October 26, 2013 – January 27, 2014
A private collection of over 60 stunning and pristine lei will be featured in "Ni‘ihau Shell Lei: Ocean Origins, Living Traditions" examines the science behind Ni‘ihau shells, as well as its manufacturing history and the master craftsman who make them.
This exhibit will be showcased in the Bishop Museum's Long Gallery.
Mahalo to our sponsors:
- Rapozo Kama‘aina Fund of the Hawai‘i Community Foundation
- Hiroaki Elaine & Lawrence Kono Foundation
- Hawaiian Malacological Society
LEGO®: Travel Adventure
This October Bishop Museum will bring the blockbuster children’s exhibit, LEGO® Travel Adventure to Honolulu! In this exhibit, children are invited to create vehicles capable of flying, driving, and floating – or all three.
To go on a travel adventure to exotic locations, children are asked to think creatively, plan, and build vehicles to move through all kinds of terrain – mountains, oceans, jungles, deserts, and more. This newest LEGO exhibit is filled with colorful backdrops, kid-friendly building activities, and eye-popping LEGO sculptures.
A spaceship that sails under the sea? A blimp that ferries a boat? LEGO Travel Adventure invites children and families to use one of the greatest building materials of all time --- LEGO® bricks ---- as a vehicle for imagination. Where do you want to go? What does your vehicle need to do to get there? In LEGO Travel Adventure, you're not just along for the ride! Choose an amazing destination and build your dream machine! Inspired by LEGO models of famous vehicles like the Wright Brothers' biplane, you can make the perfect means of transportation. What will you build?
Fall 2011 - Fall 2014
Castle Hall’s second floor gallery features special treasured stories in focus cases, a timeline of Hawaiian history, video stations, and significant artifacts and document to relay the history of Japanese in Hawai‘i.
Inspiring stories abound when the discussion centers on the challenges faced by immigrants coming to a new homeland. Tradition and Transition, Stories of Hawai‘i Immigrants presents these and celebrates the diversity brought by all ethnic groups who contribute to the economic strength and cultural multiplicity of Hawai‘i.
Tradition and Transition, Stories of Hawai‘i's Immigrants celebrates the stories of challenge and victory, tales of hardship matched with those of success. It is a story that focuses on the strength of human spirit and the power of change.
For children, a Pā‘ani Place is for kids to learn about multi-ethnic playthings and pastimes.
The hallway adjacent to the main exhibition gallery is Ho‘olaulea Hall, filled with large photomurals, hanging celebratory items, and smaller exhibit cases that focus on multiethnic celebrations.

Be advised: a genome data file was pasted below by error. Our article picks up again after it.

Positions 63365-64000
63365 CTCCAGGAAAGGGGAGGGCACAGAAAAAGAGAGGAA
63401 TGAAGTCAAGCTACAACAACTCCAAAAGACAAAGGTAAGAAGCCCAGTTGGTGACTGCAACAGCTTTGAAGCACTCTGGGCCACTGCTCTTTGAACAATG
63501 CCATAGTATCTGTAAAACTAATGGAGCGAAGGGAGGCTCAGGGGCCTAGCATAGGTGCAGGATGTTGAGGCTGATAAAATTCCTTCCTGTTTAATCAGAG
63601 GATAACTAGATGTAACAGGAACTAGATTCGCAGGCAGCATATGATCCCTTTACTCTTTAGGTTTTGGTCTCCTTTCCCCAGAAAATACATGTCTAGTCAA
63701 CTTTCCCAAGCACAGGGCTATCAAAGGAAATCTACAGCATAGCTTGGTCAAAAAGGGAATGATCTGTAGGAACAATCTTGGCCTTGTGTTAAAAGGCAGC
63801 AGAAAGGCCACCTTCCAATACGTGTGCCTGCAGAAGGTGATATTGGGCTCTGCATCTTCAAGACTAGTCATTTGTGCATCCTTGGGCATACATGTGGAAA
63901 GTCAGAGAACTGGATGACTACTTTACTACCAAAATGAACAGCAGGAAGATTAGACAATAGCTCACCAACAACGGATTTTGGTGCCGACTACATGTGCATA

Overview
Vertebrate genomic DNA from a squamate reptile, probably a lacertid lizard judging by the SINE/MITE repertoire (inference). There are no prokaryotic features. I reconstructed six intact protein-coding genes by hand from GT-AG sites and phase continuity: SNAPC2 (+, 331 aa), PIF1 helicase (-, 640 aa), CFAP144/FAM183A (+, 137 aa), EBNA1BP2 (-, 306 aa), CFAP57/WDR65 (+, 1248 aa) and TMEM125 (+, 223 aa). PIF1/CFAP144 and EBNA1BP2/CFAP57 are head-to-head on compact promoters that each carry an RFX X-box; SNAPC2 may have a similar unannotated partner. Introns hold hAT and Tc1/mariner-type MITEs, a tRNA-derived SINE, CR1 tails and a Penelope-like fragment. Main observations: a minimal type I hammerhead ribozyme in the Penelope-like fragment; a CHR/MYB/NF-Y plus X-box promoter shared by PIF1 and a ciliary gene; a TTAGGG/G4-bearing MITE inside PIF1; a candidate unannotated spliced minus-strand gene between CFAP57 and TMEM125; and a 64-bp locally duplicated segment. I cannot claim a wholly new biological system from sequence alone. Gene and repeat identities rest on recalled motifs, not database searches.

At the end of the Ho‘olaulea Hall, will be Ho‘okipa Parlor, a recreation of the interior of a plantation home living room, welcoming visitors who wish to sit a while and browse books on various local ethnic traditions or watch some old news reels of plantation-era Hawai‘i.
Tradition and Transition: Stories of Hawai‘i's Immigrants is funded by generous gifts from the Atsuhiko & Ina Goodwin Tateuchi Foundation and Hawai‘i Imin Shiryo Hozon Kai.
The three floors of Hawaiian Hall take visitors on a journey through the different realms of Hawai‘i.
The first floor is the realm of Kai Ākea which represents the Hawaiian gods, legends, beliefs, and the world of pre-contact Hawai‘i.
The second floor, Wao Kanaka, represents the realm where people live and work; focusing on the importance of the land and nature in daily life.
The third floor, Wao Lani, is the realm inhabited by the gods; here, visitors will learn about the ali‘i and key moments in Hawaiian history.
Explore Moananuiākea, the wide expanse of Oceania, in Pacific Hall's newly renovated two-story gallery.
Encounter the family of the Pacific on the first floor, which is filled with cultural treasures - model canoes, woven mats, contemporary artwork, and videos of Pacific scholars.
On the second floor, learn about the origins and migrations of Pacific peoples through the fields of archaeology, oral traditions, and linguistics.
Learn how the peoples of Oceania are diverse, yet deeply connected.
Abigail Kinoiki Kekaulike Kāhili Room
The Abigail Kinoiki Kekaulike Kāhili Room honors cherished ali‘i and displays the precious Kāhili (feather standards) associated with them.
On display here are portraits of the Hawaiian Monarchy and some of their personal effects.
This 16,500 square-foot facility adds a new dimension to the Museum by providing exhibits that are immersive and interactive – with a strong emphasis on better understanding Hawai‘i’s environment.
Visitors become active participants in exploring areas of science in which Hawai‘i has gained international recognition for cutting edge research – including volcanology, oceanography, and biodiversity.
Hawai‘i Sports Hall of Fame
The Hawai‘i Sports Hall of Fame records for all time, with pictures and memorabilia, the outstanding accomplishments of Hawai‘i's sports history.
The primary goal of this exhibit is to encourage our youth to emulate these outstanding athletes for their devotion, dedication, pursuit of athletic excellence and steadfast character.